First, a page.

I’ve collected baseball cards since I was a kid. When I use the word “collect,” I really mean that I don’t throw away the ones I have. I’m not the sort of person who can justify a heavy investment in luxury items like baseball cards, lottery tickets, bottled beer, or plus-rated gasoline.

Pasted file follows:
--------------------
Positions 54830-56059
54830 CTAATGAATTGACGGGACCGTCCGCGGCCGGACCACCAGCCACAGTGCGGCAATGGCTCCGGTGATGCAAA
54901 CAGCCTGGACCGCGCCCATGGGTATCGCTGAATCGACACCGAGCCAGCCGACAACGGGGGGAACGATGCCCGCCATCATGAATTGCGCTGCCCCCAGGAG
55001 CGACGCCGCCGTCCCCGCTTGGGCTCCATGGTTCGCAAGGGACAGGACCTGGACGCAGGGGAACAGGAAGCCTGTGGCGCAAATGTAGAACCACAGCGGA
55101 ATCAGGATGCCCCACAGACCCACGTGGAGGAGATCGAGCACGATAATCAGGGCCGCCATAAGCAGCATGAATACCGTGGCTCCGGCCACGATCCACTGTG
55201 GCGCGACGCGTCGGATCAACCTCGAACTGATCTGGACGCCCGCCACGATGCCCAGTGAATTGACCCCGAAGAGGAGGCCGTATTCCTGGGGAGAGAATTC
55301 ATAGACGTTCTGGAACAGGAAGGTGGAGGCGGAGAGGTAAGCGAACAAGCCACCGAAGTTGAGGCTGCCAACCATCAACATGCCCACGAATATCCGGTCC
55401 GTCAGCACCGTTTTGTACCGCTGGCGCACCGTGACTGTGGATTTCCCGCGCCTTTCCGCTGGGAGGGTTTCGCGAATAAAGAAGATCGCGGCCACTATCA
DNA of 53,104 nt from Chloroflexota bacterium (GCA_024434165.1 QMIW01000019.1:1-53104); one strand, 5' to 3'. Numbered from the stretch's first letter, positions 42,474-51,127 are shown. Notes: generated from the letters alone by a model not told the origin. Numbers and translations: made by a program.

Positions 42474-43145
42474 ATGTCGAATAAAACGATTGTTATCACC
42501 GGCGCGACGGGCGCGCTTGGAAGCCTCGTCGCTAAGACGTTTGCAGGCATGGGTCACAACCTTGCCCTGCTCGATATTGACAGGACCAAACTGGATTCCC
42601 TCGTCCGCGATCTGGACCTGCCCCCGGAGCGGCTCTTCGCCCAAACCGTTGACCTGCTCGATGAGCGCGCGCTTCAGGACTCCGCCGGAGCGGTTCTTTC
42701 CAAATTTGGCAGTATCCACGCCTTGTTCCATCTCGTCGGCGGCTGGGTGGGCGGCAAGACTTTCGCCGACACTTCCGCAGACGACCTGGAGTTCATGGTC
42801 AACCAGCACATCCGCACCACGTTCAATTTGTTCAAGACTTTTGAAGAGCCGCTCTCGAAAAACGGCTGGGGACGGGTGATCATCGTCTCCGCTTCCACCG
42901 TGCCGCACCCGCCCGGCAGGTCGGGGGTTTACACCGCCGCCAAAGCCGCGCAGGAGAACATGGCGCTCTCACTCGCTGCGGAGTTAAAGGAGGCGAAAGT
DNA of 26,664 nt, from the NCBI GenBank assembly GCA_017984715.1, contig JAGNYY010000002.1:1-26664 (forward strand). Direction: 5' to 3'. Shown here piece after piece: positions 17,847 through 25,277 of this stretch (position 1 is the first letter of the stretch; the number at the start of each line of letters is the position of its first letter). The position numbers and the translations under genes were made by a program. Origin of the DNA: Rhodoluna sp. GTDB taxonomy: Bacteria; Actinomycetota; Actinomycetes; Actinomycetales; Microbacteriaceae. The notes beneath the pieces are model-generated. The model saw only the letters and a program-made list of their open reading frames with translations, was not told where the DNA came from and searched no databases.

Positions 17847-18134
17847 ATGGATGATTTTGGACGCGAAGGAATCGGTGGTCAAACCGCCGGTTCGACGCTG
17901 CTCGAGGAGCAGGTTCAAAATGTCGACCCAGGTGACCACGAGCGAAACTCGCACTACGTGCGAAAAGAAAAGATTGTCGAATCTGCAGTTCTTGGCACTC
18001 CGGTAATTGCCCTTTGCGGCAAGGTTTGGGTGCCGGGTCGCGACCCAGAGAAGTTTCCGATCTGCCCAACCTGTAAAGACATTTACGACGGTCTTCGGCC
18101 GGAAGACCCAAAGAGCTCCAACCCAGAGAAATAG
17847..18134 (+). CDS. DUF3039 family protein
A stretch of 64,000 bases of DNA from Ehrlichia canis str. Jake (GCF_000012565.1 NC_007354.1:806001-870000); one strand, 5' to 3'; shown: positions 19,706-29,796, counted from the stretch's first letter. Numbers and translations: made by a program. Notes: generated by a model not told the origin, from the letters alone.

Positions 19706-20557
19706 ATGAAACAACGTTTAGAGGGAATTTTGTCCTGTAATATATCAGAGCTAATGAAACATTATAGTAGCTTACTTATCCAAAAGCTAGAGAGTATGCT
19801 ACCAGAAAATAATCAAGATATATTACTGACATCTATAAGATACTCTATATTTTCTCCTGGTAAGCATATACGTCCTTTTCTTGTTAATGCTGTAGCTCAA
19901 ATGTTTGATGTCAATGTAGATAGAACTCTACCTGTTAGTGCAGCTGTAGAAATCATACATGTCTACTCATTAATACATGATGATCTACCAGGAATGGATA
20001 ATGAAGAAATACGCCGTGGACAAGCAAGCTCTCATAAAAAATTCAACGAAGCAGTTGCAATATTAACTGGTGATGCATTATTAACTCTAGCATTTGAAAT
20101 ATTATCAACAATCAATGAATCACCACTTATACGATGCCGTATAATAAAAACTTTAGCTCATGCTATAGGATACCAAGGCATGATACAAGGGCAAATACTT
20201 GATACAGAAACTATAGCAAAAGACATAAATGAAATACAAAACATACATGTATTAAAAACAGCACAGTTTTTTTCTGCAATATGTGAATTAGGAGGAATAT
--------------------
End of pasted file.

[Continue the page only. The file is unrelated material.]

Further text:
For someone who grew up at the rise of the junk wax era, my collection is and was pretty decent. When one of my father’s co-workers gave me a crumbling December 1987 Beckett Magazine, I sorted through my card and found that I owned the rookie card of a guy named Tony Gwynn. I took it to church to show my friends, and lost it. Later, I traded a ton of cards for a 1963 Carl Yastrzemski, which I always found difficult to look at because of the patch of sunlight on the tip of his nose, and which made him look like an elf. The card was worth $75 at the time. I took it to a card show, and had it stolen. Later on, in 1992, I pulled some fancy insert rookie card of Shaquille O’Neal, and it, too, was stolen. That one is hard to feel upset about now, given that it’s probably worth 20 cents. Still, I was a pretty stupid kid.